If your holiday plans include travel to visit friends, family, or some attraction, it pays to be vigilant against identity theft. Although you can feel overwhelmed with trying to protect your home while you’re away as well as your identity and your possessions during your travels, ID theft protection is pretty basic, common sense actions that anyone can take. Take a moment and check out these tips for avoiding ID theft while on the road.
Who ARE these identity thieves?
In a study published in 2007, a Federal Trade Commission study revealed that
- 84 percent of thieves didn’t know their victims
- 8 percent were friends, neighbors, or in-home employees
- 6 percent were family members or relatives
- 2 percent were co-workers
The vast majority of the time, the thief and the victim didn’t know each other. In the other 16 percent of identity theft cases, the thieves knew their victims. That kind of ID theft is a little harder to protect against unless you’re willing (like me) to invest in a credit monitoring service like Equifax Credit Watch.
Protect your identity while traveling
Here are some great tips for protecting your identity while you’re away from home:
Protect your identity by stopping your mail.
The post office will gladly hold your mail while you’re out of town. Your Social Security numbers, mortgage information, paycheck stubs, and all sorts of other information is probably stashed in file cabinets, drawers, and other not-so-secret places in your home. If a thief is able to get into your home, he or she can spend all day gathering YOUR information.
Protect your identity by stopping the newspaper.
No sense telling thieves that you’re not home by allowing newspapers to pile up (does anyone still get the newspaper?).
Protect your identity and cool it with Facebook.
NEVER post your status on any social networking sites (Facebook, Twitter, MySpace, etc) as “Traveling on vacation to the beach!” or “Out of town visiting family through New Years!” That’s just an open invitation to thieves that your possessions, including your identity, are vulnerable.Tell your friends personally, if you want them to know, but keep this information away from potential thieves.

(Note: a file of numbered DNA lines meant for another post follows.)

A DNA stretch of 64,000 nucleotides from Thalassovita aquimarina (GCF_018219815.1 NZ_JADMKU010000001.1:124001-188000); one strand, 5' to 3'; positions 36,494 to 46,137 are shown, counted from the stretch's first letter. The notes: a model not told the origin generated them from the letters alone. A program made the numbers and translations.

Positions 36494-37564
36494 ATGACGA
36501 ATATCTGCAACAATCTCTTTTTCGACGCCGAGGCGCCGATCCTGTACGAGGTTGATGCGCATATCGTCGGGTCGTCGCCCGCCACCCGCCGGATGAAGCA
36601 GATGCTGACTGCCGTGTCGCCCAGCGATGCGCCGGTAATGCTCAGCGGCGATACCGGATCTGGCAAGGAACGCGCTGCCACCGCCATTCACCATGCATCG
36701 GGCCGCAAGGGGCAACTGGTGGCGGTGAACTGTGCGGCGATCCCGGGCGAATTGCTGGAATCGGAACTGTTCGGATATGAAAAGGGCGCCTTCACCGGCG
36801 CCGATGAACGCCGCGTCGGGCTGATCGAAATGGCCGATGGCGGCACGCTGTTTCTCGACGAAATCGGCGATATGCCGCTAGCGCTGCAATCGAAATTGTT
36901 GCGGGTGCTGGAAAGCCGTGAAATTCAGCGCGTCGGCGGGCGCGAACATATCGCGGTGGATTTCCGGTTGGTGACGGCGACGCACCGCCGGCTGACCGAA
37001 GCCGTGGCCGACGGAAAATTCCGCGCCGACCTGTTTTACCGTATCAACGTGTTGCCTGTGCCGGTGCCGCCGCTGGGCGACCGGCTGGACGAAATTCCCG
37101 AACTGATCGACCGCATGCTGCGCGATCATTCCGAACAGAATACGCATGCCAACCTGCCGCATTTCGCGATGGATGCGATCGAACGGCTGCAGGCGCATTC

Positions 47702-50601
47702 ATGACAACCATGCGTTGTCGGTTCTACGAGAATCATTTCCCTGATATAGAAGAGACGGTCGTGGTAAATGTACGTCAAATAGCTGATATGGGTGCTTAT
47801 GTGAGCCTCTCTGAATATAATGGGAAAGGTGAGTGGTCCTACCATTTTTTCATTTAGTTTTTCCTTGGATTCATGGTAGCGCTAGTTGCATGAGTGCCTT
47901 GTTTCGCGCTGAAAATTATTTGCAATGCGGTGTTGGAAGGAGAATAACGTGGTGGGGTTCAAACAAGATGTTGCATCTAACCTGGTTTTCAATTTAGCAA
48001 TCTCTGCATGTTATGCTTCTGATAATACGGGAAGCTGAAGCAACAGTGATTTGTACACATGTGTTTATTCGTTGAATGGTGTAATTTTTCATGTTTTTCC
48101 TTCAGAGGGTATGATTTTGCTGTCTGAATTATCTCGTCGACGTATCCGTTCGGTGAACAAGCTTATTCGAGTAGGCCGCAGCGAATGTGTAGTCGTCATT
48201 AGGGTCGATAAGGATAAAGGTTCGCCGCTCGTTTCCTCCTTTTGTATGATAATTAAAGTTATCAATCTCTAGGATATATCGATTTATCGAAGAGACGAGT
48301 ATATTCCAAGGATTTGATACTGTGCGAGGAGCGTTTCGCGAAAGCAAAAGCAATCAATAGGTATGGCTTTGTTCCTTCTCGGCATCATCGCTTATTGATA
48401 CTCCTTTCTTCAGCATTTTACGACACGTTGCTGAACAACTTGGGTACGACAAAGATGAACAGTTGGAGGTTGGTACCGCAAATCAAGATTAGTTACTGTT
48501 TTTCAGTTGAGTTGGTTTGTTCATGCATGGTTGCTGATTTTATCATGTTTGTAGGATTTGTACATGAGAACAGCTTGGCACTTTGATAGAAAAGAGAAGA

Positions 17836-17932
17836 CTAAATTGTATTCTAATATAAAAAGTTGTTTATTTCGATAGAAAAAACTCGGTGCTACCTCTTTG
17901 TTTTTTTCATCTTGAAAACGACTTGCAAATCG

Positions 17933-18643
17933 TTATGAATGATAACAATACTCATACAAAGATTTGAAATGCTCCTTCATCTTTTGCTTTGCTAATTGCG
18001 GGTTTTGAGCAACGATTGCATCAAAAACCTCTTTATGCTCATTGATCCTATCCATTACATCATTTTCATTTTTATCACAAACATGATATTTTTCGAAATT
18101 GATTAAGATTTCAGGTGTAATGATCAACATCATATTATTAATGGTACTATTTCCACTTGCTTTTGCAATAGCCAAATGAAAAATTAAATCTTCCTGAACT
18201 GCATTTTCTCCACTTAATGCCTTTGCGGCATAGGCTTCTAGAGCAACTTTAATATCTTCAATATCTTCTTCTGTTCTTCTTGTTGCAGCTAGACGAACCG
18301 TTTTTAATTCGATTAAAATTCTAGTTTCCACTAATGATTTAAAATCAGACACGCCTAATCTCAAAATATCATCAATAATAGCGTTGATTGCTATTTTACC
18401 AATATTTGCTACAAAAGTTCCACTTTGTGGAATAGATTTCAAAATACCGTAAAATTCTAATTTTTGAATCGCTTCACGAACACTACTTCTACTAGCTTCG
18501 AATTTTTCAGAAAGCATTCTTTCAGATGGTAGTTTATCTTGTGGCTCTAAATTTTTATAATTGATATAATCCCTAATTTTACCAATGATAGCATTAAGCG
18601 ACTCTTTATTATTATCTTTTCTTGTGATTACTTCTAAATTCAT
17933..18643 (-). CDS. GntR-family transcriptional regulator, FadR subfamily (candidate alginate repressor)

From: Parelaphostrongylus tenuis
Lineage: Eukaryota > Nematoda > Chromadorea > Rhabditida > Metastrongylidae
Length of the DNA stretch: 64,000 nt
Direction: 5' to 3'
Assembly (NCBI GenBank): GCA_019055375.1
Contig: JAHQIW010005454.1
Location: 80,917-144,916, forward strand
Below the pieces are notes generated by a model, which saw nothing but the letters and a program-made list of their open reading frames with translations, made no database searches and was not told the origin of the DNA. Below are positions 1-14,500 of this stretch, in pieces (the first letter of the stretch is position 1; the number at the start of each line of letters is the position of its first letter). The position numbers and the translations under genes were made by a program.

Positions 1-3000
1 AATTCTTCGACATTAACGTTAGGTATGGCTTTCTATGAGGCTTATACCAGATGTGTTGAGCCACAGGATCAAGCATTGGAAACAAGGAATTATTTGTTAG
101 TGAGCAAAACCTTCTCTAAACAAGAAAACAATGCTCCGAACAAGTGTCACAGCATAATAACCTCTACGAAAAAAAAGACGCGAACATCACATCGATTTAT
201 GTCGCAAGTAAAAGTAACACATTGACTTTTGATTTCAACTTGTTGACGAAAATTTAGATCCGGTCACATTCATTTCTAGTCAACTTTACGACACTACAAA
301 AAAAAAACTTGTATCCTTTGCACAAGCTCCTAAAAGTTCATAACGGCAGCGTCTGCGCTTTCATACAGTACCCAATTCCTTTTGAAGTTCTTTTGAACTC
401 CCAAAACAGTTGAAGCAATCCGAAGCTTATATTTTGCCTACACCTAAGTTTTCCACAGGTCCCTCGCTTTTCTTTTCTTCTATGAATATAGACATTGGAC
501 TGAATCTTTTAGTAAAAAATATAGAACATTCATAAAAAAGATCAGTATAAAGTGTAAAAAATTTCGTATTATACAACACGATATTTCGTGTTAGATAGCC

Protect your identity by having backup identification.
When you’re packing up to hit the road, don’t take all forms of ID with you. It’s smart to leave some at home in a secure place — a safe if you have one or a safety deposit box at your bank or credit union. That way if your wallet is stolen or your bags are lost, you still have important forms of ID at home.
Protect your identity by NOT leaving it out in the open!
Never leave anything with personal information (wallet, passport, laptop) in your hotel room when you travel. Use the hotel safe instead.
Protect your identity by knowing that online thieves are waiting.
If you need to get online while traveling, be aware that Internet cafes are often targets for identity thieves. Hotel business centers are usually more secure, but it’s safer to avoid doing any online banking from these public connections.
Protect your identity by using credit on the road.
Finally, try to use your credit cards instead of checks or debit cards while traveling. In the event that someone makes fraudulent charges in your name, it’s much easier in most cases to recoup your losses with a credit card than your checking account. You may also want to notify your credit card company to let them know you’re traveling so they know where they should — and shouldn’t — expect to see charges.
Protect your identity by watching your credit cards at all times.
Giving your credit card to a waiter or another cashier can result in fraudulent charges. I worked at a mall sit-down restaurant where a waiter would take a credit card, run (literally) to a clothing store, charge several items, and then return, apologizing for “taking so long” and making up an excuse about helping out in the kitchen. He got away with it for a few months, but eventually it caught up with him and he served some time in prison.
Protecting your identity on the road is just common sense
Having gone through the nightmare of identity theft, I’m a little more cautious than the average person and I always, ALWAYS maintain a credit monitoring service. I subscribe to the old saying “Fool me once, shame on you, fool me twice, shame on me.” I won’t be a victim again and with the help of Equifax, my identity has been protected now for 4 years.